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Old 02-11-2008, 11:18 AM
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Cars can be funny sometimes, can't they?

I'll warn ya right off the bat - this gets a bit long (and I left stuff out, too ). I thought it could make for an interesting discussion how cars and vehicles can have their own personalities at times, like my truck ('79 K10) which revels in being a POS pain in my ***, or my '78 Trans Am which . . . well, see below . . . (I wrote this to post on a local club board, but thought some here might get a kick out of it as well).

Cars can be funny sometimes, can't they?

I kinda came to this conclusion yesterday, when I took my '78 T/A out for a good long cruise around the area. I actually wasn't sure if I would be able to do that either since yesterday was the first time I've turned the key in over a year and a half - it had been relegated to "garage art" and "storage shelf" since I last parked it because the valvetrain was making some horrendous noises the last time I had started it up, and because I was focusing all my effort on other stuff.

So earlier last week I decided that I was gonna try to get it running again for my b-day on Sun. Spent a couple days cleaning up the garage and cleaning off the car, then pulled the valve covers and re-adjusted the valves (correctly, this time!). Saturday comes around and I put the engine back together, aired up the tires, checked the brakes, changed the oil (had to get a new filter wrench cause I couldn't find mine), connected the battery and turned the key to see if it had enough juice to at least turn over . . . Nope. There was just enough juice to run the clock, so hooked it up the the charger and did some more re-organizing. I wasn't surprised that I had to re-charge the battery, since it's been in the car (disconnected the whole time, of course) and unused for all this time. After a couple hours on the charger, I try to bump the starter again and nothing. The gauges will move, but when I turn the key everything dies. Ok, since it was getting dark around now I figured I'd leave it for Sun and fiddle with it some more then.

Sunday comes around and I hook the battery back up to the charger for a couple more hours while I continue cleaning and re-organizing the garage. Try to turn it over yet again and yet again there's nothing. Ok . . . well, there's the old battery out of the truck, let's see if that makes a difference . . . hook the truck battery up to the charger (this battery hasn't been used in the past two years, and has been sitting on a cold, damp, concrete garage floor the whole time as well) for an hour or so, and then throw that one into the T/A. Turn the key and Holy ****! It still works!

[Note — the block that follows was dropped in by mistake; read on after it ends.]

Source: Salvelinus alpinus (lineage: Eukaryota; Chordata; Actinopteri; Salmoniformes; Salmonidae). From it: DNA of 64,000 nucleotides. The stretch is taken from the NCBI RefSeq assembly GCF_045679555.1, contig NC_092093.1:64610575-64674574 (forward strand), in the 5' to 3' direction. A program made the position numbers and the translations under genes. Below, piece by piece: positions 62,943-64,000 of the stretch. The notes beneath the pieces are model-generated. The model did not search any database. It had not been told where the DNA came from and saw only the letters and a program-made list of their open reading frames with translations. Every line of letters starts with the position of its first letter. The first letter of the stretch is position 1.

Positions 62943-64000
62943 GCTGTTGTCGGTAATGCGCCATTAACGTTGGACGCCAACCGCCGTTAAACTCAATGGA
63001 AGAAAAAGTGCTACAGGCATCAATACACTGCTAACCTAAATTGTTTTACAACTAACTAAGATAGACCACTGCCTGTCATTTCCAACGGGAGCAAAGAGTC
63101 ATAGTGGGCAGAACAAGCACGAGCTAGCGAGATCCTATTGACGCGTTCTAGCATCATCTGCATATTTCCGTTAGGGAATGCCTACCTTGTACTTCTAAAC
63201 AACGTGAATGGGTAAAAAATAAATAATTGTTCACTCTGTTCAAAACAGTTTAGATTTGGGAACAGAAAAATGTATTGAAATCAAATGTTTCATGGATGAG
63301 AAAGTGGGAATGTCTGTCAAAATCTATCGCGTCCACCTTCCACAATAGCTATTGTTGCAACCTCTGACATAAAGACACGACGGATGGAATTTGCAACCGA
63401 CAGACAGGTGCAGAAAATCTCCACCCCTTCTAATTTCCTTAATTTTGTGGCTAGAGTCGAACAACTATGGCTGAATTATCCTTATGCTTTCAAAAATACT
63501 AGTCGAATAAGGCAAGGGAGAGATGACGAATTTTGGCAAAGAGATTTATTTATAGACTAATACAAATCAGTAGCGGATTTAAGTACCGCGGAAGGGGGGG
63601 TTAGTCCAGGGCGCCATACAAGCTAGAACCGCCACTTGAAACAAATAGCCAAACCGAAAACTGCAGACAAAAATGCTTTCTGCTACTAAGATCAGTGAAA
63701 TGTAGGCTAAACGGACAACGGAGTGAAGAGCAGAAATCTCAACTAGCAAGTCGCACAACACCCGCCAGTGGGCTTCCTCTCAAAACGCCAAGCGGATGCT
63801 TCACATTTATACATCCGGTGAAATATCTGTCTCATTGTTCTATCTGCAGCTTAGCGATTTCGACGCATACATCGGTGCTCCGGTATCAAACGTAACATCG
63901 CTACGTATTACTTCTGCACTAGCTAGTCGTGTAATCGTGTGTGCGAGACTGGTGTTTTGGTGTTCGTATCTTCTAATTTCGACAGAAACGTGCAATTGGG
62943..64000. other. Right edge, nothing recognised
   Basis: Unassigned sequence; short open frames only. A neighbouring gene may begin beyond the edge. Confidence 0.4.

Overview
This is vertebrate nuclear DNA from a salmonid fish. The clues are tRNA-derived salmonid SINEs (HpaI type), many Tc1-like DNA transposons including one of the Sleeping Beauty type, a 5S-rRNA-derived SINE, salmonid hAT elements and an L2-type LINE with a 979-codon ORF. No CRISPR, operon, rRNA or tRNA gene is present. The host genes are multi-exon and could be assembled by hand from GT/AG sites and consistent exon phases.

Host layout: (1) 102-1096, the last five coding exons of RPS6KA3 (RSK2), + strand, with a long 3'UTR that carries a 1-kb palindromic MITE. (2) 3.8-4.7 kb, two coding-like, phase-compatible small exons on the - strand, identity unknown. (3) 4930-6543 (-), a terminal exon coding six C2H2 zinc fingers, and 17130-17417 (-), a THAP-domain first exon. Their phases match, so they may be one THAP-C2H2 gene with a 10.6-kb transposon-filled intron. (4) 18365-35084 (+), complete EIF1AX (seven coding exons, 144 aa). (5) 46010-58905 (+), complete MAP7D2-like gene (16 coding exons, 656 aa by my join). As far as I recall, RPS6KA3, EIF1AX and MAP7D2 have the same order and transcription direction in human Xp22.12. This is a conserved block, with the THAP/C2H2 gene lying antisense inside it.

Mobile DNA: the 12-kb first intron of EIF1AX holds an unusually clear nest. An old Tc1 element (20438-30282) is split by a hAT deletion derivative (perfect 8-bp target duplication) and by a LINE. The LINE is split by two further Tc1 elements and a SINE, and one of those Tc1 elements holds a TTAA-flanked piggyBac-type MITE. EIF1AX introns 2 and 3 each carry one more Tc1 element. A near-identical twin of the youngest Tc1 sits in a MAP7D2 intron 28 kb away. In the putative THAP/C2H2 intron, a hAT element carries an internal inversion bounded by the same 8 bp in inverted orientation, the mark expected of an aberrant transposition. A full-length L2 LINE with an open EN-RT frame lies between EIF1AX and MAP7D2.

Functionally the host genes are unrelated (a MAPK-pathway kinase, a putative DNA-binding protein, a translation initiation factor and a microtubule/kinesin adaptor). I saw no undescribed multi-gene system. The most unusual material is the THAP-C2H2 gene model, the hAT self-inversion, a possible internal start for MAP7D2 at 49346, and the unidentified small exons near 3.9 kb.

Alright, now that we have power, time to get some fuel. I siphon a small amount out of my '00 T/A since it's still fresh (the gas in the '78 is nice and old, and didn't have any stabilizer in it to boot), and pour some into the carb's bowls in the '78. Work the butterflys a little bit, shoot some starting fluid down the bores, and turn the key . . . and the engine kicks over for a second. Hey, progress! Ok, shoot some more starting fluid down the carb and try it again, and I'll be damned - the b**** fires right up ! Feather the gas for a bit, then let off the go pedal to see if it'll run on it's own and it stays idling at 1500 RPM (choke engaged, of course) . . . it's making a hell of a racket, though, so let's see if I can figure out what's making so much noise . . . I check this, I check that, then notice that I forgot to re-connect the vacuum line to the brake booster . I also notice that the top of the primary fuel bowl is wet with gas, so turn the car back on (hot damn . . . didn't even hesitate to restart) and re-check things. The engine noise is gone, now, but the gas leak is coming from the float adjustment screw (Holley 4150, 650 DP), so turn the car off and put a new gasket under the bowl screw. Turn it back on and the gas leak is now fixed. Since it appears that all problems have been accounted for, I proceed to back it out of the garage and let 'er idle and warm up for a little while. I then proceed to make sure everything is in-line and good-to-go (temp, oil pressure, insurance, registration). Get in the driver's seat, open the manual choke to let the idle speed drop to ~1000 RPM, and work my way out of the driveway towards the open road while noticing that the clutch still engages as smoothly and easily as I remember.